Washington State Liquor & Cannabis Board OK with Bitcoin for Pot
The Washington State Senate recently heard arguments about SB 5264, a bill to ban virtual currency use in the cannabis industry. Founders of Payqwick, which some refer to as the “Paypal of Pot”, spoke for banning Bitcoin. Founders of Bitcoin point-of-sale service Posabit, as well as a lawyer from Perkins Coie, spoke against a virtual currency ban for cannabis businesses. The state’s Liquor and Cannabis Board (LCB) spoke briefly after each party presented their case.
Also Read: A Cannabis Industry Icon Accepts Bitcoin
Bitcoin is Already Regulated
“We just follow the Department of Financial Institutions lead on this issue,” said James Paribello, legislative liaison for the LCB. “They have licensed businesses, [and] there are businesses licensed by us operating in this space and accepting and transacting through [bitcoin].”
When asked whether or not the LCB has concerns about how Posabit uses Bitcoin for cannabis payments, the LCB said it did not.
“We rely on the [Division of Financial Institutions] to make the call as to who can play in this space and since the DFI has said it’s okay, we’re okay,” said Mr. Paribello.
Senate members were clearly interested in learning more not just about Bitcoin, but virtual currency. “When I read about Bitcoin on the international space, it’s talked about with international drug transactions, the black economy, a way to get around currency controls, a way government can track things and anonymity,” shared Senator Michael Baumgartner. During the discussion, he heard reasons for and against his impressions.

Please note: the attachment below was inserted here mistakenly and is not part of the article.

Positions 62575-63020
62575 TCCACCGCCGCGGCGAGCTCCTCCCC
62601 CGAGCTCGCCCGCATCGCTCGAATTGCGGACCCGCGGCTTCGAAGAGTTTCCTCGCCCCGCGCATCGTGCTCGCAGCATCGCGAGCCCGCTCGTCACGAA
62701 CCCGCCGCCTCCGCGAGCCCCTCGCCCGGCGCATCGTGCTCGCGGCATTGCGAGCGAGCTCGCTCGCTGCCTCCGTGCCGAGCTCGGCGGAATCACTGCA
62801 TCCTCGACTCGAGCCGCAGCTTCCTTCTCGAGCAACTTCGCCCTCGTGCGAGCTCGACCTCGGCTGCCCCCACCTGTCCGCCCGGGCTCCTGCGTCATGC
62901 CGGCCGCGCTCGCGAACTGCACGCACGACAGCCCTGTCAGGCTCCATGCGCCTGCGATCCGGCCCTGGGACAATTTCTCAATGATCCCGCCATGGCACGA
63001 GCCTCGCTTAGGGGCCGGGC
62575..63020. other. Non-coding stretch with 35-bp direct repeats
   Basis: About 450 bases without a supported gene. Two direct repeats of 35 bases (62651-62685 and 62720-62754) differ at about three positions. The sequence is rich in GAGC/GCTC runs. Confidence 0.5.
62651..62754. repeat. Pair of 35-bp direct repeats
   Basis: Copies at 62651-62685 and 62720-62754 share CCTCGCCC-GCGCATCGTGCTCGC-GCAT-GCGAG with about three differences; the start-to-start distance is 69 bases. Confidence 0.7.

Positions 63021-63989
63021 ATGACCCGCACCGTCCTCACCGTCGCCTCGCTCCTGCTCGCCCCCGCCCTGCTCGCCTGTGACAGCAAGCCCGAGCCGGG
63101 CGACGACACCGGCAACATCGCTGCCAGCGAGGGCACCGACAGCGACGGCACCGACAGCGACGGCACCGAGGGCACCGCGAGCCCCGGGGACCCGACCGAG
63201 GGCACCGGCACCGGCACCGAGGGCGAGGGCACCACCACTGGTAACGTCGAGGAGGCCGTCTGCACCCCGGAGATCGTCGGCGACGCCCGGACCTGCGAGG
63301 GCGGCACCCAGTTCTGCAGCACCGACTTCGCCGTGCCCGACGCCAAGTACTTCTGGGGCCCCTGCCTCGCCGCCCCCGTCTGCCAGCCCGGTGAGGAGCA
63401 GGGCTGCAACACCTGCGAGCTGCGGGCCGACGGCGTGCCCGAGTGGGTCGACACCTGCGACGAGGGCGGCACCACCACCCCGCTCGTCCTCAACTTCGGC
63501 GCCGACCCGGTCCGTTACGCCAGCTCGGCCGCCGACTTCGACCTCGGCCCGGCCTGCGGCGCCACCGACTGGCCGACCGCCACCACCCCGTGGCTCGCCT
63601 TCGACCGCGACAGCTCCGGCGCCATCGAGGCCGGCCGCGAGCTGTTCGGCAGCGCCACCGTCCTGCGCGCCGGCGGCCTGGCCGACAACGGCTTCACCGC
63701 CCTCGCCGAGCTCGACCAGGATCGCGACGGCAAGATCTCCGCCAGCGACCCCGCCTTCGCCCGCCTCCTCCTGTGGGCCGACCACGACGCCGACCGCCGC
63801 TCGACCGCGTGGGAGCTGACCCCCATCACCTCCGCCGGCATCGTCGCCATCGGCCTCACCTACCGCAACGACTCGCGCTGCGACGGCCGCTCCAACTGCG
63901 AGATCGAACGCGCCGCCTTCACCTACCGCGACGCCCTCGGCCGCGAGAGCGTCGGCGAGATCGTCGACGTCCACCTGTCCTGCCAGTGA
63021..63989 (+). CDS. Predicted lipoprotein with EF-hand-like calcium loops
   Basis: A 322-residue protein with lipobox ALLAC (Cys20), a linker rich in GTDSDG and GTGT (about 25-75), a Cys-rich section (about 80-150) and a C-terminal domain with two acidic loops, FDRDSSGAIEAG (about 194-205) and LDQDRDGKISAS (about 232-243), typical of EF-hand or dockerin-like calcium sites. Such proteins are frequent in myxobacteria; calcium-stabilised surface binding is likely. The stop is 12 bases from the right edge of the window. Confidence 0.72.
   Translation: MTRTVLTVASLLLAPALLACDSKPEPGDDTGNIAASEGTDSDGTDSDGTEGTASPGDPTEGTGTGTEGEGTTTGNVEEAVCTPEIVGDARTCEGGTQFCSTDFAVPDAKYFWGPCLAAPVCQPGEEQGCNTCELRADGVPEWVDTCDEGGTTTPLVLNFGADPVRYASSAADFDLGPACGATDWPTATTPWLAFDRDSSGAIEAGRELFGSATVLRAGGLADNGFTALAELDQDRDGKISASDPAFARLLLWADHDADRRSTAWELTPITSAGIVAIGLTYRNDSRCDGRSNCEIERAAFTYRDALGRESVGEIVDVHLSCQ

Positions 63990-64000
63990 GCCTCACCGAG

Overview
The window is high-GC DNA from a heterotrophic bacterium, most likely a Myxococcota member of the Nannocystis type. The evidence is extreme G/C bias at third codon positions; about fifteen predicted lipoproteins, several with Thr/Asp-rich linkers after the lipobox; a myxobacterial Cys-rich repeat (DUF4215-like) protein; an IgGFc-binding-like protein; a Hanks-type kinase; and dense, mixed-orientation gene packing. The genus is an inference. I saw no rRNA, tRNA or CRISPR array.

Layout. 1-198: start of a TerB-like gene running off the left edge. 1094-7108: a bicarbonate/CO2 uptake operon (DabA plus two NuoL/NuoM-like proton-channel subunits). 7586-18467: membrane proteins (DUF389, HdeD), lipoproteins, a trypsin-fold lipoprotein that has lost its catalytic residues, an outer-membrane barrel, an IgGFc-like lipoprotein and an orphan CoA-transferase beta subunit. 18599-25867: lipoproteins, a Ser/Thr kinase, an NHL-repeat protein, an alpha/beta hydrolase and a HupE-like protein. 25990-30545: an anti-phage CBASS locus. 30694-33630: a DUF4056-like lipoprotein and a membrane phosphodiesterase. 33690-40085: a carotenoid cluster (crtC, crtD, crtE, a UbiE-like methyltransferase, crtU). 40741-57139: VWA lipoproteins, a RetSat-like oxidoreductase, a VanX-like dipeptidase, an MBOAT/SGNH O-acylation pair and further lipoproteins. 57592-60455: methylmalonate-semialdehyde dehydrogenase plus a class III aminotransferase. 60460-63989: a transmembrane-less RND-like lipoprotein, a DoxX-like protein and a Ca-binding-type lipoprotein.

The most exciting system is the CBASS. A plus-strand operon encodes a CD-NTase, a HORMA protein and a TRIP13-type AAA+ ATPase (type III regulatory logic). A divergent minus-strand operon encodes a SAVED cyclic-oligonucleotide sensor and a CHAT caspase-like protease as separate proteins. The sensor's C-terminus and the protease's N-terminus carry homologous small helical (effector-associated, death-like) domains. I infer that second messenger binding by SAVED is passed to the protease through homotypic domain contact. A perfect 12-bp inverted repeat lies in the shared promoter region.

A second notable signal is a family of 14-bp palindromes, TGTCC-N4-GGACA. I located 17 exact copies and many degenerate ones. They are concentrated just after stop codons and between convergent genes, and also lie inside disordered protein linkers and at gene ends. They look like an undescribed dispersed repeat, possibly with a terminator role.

Posabit vs. Payqwick
“It’s not that we don’t like Bitcoin in general,” Payqwick president Kenneth Berke told the Senators. “Bitcoin certainly has a use in other industries, but we think there is an issue with respect to Bitcoin in marijuana transactions, because of the lack of transparency,” Payqwick president Burke told senate members. “With bitcoin, there is no traceability.”
Perkins Coie lawyer Joseph Cutler, born and raised on a family farm in Spokane, spoke against a Bitcoin for pot ban. “Before we regulate currency [we] might want to understand how it works,” said Mr. Cutler. “What are the benefits? What does it do? It is a transparent, auditable transaction ledger. Every transaction done today is posted to that public ledger. This idea that it’s untraceable is simply false. People say Bitcoin is anonymous, that’s also false. We call Bitcoin pseudonymous, which is better than cash. In marijuana, cash is king, and there’s no traceability of customers for cash spent in marijuana stores. In virtual currency, that is not the case.”
Co-founders of Posabit, which is a registered money service business and money transmitter, outlined their Bitcoin-driven solution for the Washington State cannabis industry.
“Cash is dangerous,” said Posabit founder Ryan Hammond. “It’s dangerous to hold, dangerous to move, and you become a target of potential crimes.” Posabit requires identification, credit card number, other data, and sells the customers no more than $150 worth of bitcoin per day for marijuana purchases.
“If law enforcement has questions about a certain transaction, and if they paid in cash, there is no way to answer this question,” said Posabit Chief Compliance Officer, John Baugher. “But with the Posabit service they have ultimate traceability.”
Washington State Senate Wants to Learn More
The Perkins Coie lawyer suggested to Washington State senate a working session to discuss facts on Bitcoin. “Yeah, I think there is a lot we are curious about,” Mr. Baumgartner agreed.
The LCB reports less than 10% of state cannabis businesses now pay the state in cash, according to Director of Licensing and Regulation for the LCB, Becky Smith. Customers, however, are still largely paying cash for their pot in the state.
That fact that Bitcoin might minimize the amounts of cash being driven around Washington State in armored vehicles intrigued the Washington Senate members.
What do you think about the merging of cannabis and Bitcoin? Let us know in the comments below.
Images courtesy of Shutterstock, Washington Senate
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